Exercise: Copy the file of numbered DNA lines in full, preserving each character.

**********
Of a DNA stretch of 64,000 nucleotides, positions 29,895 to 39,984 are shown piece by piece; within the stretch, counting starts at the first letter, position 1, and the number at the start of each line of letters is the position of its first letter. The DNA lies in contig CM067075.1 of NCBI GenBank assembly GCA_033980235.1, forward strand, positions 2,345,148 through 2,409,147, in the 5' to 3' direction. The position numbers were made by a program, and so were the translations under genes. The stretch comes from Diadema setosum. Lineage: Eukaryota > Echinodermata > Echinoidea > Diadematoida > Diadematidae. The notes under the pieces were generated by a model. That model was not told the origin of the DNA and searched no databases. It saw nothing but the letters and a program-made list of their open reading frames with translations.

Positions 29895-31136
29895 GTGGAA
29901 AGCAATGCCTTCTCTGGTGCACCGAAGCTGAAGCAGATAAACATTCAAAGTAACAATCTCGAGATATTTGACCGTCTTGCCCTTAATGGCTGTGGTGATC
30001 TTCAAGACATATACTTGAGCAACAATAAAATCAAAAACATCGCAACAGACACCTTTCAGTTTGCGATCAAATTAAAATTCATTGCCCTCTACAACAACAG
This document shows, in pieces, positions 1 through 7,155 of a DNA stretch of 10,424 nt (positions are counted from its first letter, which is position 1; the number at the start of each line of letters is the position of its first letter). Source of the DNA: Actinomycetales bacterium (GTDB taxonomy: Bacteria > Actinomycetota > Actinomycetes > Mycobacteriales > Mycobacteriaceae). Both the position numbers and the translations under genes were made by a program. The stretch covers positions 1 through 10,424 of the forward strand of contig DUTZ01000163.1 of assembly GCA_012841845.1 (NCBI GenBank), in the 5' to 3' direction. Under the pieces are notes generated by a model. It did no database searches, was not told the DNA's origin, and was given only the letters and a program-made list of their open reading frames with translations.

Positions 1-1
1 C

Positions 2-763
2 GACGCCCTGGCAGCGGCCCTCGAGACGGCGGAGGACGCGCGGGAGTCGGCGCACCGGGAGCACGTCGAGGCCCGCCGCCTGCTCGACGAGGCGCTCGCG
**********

Of a DNA stretch of 64,000 nucleotides, positions 29,895 to 39,984 are shown piece by piece; within the stretch, counting starts at the first letter, position 1, and the number at the start of each line of letters is the position of its first letter. The DNA lies in contig CM067075.1 of NCBI GenBank assembly GCA_033980235.1, forward strand, positions 2,345,148 through 2,409,147, in the 5' to 3' direction. The position numbers were made by a program, and so were the translations under genes. The stretch comes from Diadema setosum. Lineage: Eukaryota > Echinodermata > Echinoidea > Diadematoida > Diadematidae. The notes under the pieces were generated by a model. That model was not told the origin of the DNA and searched no databases. It saw nothing but the letters and a program-made list of their open reading frames with translations.

Positions 29895-31136
29895 GTGGAA
29901 AGCAATGCCTTCTCTGGTGCACCGAAGCTGAAGCAGATAAACATTCAAAGTAACAATCTCGAGATATTTGACCGTCTTGCCCTTAATGGCTGTGGTGATC
30001 TTCAAGACATATACTTGAGCAACAATAAAATCAAAAACATCGCAACAGACACCTTTCAGTTTGCGATCAAATTAAAATTCATTGCCCTCTACAACAACAG
This document shows, in pieces, positions 1 through 7,155 of a DNA stretch of 10,424 nt (positions are counted from its first letter, which is position 1; the number at the start of each line of letters is the position of its first letter). Source of the DNA: Actinomycetales bacterium (GTDB taxonomy: Bacteria > Actinomycetota > Actinomycetes > Mycobacteriales > Mycobacteriaceae). Both the position numbers and the translations under genes were made by a program. The stretch covers positions 1 through 10,424 of the forward strand of contig DUTZ01000163.1 of assembly GCA_012841845.1 (NCBI GenBank), in the 5' to 3' direction. Under the pieces are notes generated by a model. It did no database searches, was not told the DNA's origin, and was given only the letters and a program-made list of their open reading frames with translations.

Positions 1-1
1 C

Positions 2-763
2 GACGCCCTGGCAGCGGCCCTCGAGACGGCGGAGGACGCGCGGGAGTCGGCGCACCGGGAGCACGTCGAGGCCCGCCGCCTGCTCGACGAGGCGCTCGCG